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Is China the most materialistic country in the world?

Popularity 1Viewed 1946 times 2013-12-17 16:32 |Personal category:Life Story|System category:Life| Materialism, Luxury

http://qz.com/158282/china-may-actually-be-the-most-materialistic-country-in-the-world/

"A recent survey conducted by global research firm IPSOS across 20 countries, found that a whopping 71% of Chinese say they gauge their success by the things they own."

Survey are not meant to be absolute. It is open to interpretation and with varying degree of acceptable error rate. Nonetheless it does tell a story.

 

It is a story of what people are spending most of their time and effort on. It highlight what the society view as success and the artefacts to show when you have become successful. Materialism provides the motivation for the people to work hard to achieve their dream and to be able to tell the whole that they have arrive.

 

Being a good mother to your children, a good teacher to your students and a good contributor to society, is that considered as success? Or not?

 

After the house is bought and the BMW driven, what was sacrificed and left behind? Does the brand new iphone replaces the time not spent with the child? What does it tell the child when family warmth is replaced by gifts?

 

Unfortunately this is a phase that society goes through when it climb so rapidly just like what happen to English society during the Industrial Revolution. What is needed to learn from history on how to manage the rapid growth. To understand the impact on family and personal life with these rapid societal changes. To sometimes slow down, meditate, reflect on ones life and learn to balance all the various things that are equally important to you without putting all your eggs in one single material basket.

 

Xi Jinping spoke about 中国梦 or China Dream. What is in your dream? Does materialism represents the entire dream? Or is there other things you would like to do, places to go to or things to discover? A dream is not a destination like buying an apartment on Pudong or landing on the moon. It is about how you would want to live your life. How you continue doing the things you love to do. How you enjoy you life with the people you love and enriches the lives of those around you.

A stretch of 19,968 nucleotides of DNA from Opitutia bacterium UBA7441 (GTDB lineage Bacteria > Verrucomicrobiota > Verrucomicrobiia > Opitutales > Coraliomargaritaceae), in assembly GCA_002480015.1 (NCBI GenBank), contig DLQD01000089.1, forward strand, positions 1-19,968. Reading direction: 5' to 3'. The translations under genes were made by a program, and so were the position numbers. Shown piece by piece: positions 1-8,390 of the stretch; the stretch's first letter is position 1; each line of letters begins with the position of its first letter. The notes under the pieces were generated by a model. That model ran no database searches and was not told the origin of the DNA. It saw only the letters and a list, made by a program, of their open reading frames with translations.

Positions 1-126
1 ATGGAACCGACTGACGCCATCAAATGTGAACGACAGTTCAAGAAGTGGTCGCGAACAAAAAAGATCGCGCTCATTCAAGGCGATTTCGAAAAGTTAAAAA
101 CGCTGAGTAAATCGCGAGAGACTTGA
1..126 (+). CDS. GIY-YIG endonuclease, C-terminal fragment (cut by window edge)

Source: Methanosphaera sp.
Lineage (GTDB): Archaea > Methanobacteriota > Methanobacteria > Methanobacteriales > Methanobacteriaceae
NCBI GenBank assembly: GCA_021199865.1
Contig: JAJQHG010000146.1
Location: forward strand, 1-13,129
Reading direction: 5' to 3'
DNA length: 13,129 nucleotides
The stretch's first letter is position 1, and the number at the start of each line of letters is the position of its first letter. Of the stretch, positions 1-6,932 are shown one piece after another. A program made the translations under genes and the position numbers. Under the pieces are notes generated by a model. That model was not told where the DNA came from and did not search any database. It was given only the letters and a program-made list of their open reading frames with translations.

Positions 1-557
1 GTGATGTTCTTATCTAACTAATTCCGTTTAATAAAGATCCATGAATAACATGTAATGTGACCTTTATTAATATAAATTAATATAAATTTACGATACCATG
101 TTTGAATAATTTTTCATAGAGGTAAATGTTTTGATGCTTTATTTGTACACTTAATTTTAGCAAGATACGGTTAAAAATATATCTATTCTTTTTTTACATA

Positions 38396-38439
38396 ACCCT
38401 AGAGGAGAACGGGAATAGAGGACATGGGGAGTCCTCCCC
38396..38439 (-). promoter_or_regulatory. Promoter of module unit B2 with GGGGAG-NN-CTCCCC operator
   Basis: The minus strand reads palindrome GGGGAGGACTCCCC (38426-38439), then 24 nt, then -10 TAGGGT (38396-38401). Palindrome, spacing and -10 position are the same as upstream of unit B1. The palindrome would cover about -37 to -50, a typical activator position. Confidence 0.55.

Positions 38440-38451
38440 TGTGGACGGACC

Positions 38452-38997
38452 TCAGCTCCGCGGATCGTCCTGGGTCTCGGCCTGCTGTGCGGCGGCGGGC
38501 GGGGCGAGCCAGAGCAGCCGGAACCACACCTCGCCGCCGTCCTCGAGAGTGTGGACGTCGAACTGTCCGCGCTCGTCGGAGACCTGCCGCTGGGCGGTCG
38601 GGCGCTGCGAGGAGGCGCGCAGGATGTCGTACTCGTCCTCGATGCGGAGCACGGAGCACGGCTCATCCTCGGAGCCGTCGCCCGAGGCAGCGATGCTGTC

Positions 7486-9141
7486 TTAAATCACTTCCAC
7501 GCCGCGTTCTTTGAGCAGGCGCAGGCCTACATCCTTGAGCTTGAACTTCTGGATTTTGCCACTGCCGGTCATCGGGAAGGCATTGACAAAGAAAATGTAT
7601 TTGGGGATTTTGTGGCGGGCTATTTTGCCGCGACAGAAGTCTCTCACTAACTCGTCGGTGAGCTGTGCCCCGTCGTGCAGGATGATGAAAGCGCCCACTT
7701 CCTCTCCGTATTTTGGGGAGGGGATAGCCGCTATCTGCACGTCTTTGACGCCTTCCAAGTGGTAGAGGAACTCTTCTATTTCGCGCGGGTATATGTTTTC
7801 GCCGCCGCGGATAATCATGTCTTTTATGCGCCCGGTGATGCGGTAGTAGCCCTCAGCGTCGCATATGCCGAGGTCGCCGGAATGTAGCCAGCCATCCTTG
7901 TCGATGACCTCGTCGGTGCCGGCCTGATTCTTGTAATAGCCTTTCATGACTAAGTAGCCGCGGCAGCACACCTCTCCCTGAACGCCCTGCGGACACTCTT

You come from dust and return to dust. After all is done and dusted, other than the material things, what else have you to show for, the lives that you've touched and the memories you left behind. Only then can the legacies that you left behind becomes part of the country's 中国梦.

 

 

(Opinions of the writer in this blog don't represent those of China Daily.)


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Reply Report Zoggles 2013-12-18 11:05
I really don't agree with this. Not with the 'results', but with the claim that this question is a measure of materialistic behaviour.

I find the west far more materialistic. They are much more concerned with their possessions and things they have accumulared over the years: gifts, trinkets, gadgets, memorabilia, souvenirs, collectibles... They might not measure their 'success' by most of their material possessions, however, they are far more attached to them and pay far more attention to collecting them. The average Chinese home has very few material possessions, but those that there are, are prized and considered a trophy of success. In the west there are far far more. Walls cluttered, shelves and cupboards filled with items - the pain of loss when burgled or after a house fire. The western person's character is almost 'defined' by their possessions - as opposed to the items being simply a measure of success.

If the survey was more specific on 'which' material items, I think every country would consider items such as a car 'a measure of success'. But when the car is only one of hundreds of items, and the other items are not considered a measure of success, the answer simply becomes a 'no' even though you could consider those people far more materialistic.
Reply Report juzunme 2013-12-18 14:00
Zoggles: I really don't agree with this. Not with the 'results', but with the claim that this question is a measure of materialistic behaviour.

I find the we ...
Well said Zoogles about the survey. The survey with made with regards the luxury market and sometimes such survey are made for the purpose of self corporate promotional activities.

Every country does have its own type of memorabilia that it treasures such as jade amongst Chinese people. The value are in its culture and its history and not necessarily materialistic. The term materialism is debatable considering different culture view different things are either necessity or luxury at different stages of development.

I'm glad to see your well weighted response as I think we need more discussion in order to move forward as a society.

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